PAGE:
Here's what the Alzheimer's Association says about this warning sign:  Confusion with time or place     
People with Alzheimer's can lose track of dates, seasons and the passage of time. They may have trouble understanding something if it is not happening immediately. Sometimes they may forget where they are or how they got there.


One of the signs of my parents developing Alzheimer's that I didn't take into account was their growing difficulty with keeping appointments. Mom and Dad weren't really social people and never went to the doctors, so there weren't a lot of things to keep track of in their daily lives.  Maybe it's more obvious in a family who have lots of doctors appointments, family gatherings, social activities, etc.

What I did begin to notice first over the years was their getting ready to go somewhere really early.  I mean REALLY early.  When I'd visit and they would pick me up at the airport, I'd discover that they had been in the lobby for well over an hour waiting for my plane to arrive on time.  When it came time to take me back to the airport, they were taking me earlier and earlier so that I had up to a couple hours wait for my flight.

At the time, I took it as them being either excited to see me (yeah!) or excited to get rid of me (not so yeah!).  However, looking back and talking with friends, there was a pattern of them being out of whack with the day and time.
Wish I'd had one of these for Mom and Dad!

In their later years, they developed a habit of attending church services on Sundays.  Mom enjoyed the fellowship and I think Dad found it comforting to some degree.  In the year or so prior to the "big Alzheimer's reveal", I'd be talking with them on the phone and ask about church and there would be some funny story about them getting ready and going on a wrong day of the week, or if it was on a Sunday that I spoke with them, Mom would say, "Oh gosh, is it really Sunday already? Well, I guess we missed it."

Birthdays rolled around without notice.  For the final two years they lived alone, I sent them handmade calendars for their wall noting all family birthdays.  The first calendar I sent, when I visited them I could see them crossing out the days as they passed.  Then, in subsequent visits, the crossing out stopped and finally, the calendar would be a month or two off.

I always put this confusion down to their being retired.  It was easy enough for me to loose track of days, and I worked for a living!  I just figured it was typical once someone was out of the "rat race" to not care what the day was or to take their time doing what few things they actually had to do.

I have to say that my parents showing a distinct lack of awareness of their global position wouldn't have led me to think anything was terribly out of whack.  Frankly, they moved like Gypsy's from Ohio to Florida more often than the average two people.  After my Dad's retirement at age 55, they moved between the two states 25 times.  Yes, I said 25 times.  And only about 6 of those were as what you'd call a 'snowbird', meaning having two homes, one in Ohio and one in Florida.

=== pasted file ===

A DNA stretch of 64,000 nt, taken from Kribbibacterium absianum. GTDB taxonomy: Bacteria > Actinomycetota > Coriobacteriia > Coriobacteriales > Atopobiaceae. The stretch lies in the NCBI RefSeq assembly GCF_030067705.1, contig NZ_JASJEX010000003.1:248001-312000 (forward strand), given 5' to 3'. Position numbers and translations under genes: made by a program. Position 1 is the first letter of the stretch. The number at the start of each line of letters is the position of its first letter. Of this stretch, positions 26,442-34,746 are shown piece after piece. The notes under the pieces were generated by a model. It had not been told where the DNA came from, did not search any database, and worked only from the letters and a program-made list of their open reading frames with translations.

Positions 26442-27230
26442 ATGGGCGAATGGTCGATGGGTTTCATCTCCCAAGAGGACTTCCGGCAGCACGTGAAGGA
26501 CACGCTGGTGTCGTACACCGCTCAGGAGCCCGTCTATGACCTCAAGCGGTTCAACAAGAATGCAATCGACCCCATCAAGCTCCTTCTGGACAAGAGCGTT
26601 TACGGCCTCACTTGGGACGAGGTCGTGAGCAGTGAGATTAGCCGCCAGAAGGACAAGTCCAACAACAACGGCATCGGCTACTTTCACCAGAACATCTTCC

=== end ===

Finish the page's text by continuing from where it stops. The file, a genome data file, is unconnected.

My Father's hatred of all things snow related sent them scrambling to Florida over and over again.  His indecision about where to land sent them from the East Coast to the Gulf Coast multiple times.  

Mom's longing to be near family would drag Dad back to Ohio, if only for a brief amount of time, buying and selling houses like they lived on a Monopoly board.

Given that history, their lack of awareness of where they were, or are, is sort of understandable.  Of course, the lack of logic in the multiplicity of moving should have been a big tip-off about my Father's general mental health.  I imagine now that he's been showing signs of early dementia long before Mom ever did.

But, all that being said, once the disease began to take hold of them, they would talk about their location as being Ohio or Florida interchangeably.  Not knowing seasons would also be normal under these circumstances, but towards the end, I realized that they didn't understand when I'd talk to them about snow on the ground here in Ohio because they'd forget it was winter. 

First of all, don't do what I did and ignore the signs.   I waited far too long for my parents.  I have too many horror stories to tell about the consequences.  I wish I had insisted on Mom going to her doctor.  As it was, she didn't have a GP and I worked for months to find someone to send her to.  And although a friend went with her to her appointments, she missed some and ignored others, like the neurological specialist who would have given us some indication of her illness a year or more earlier.

Although I talked with Mom about her forgetfulness, she never once mentioned Dad having difficulties.  Either she didn't notice, or she was covering, it's hard now to tell what was on her mind. 

I was a poor excuse for a daughter in the regard that I didn't push harder for them both to visit doctors.  Or talk with their neighbors and friends sooner about the things they were noticing.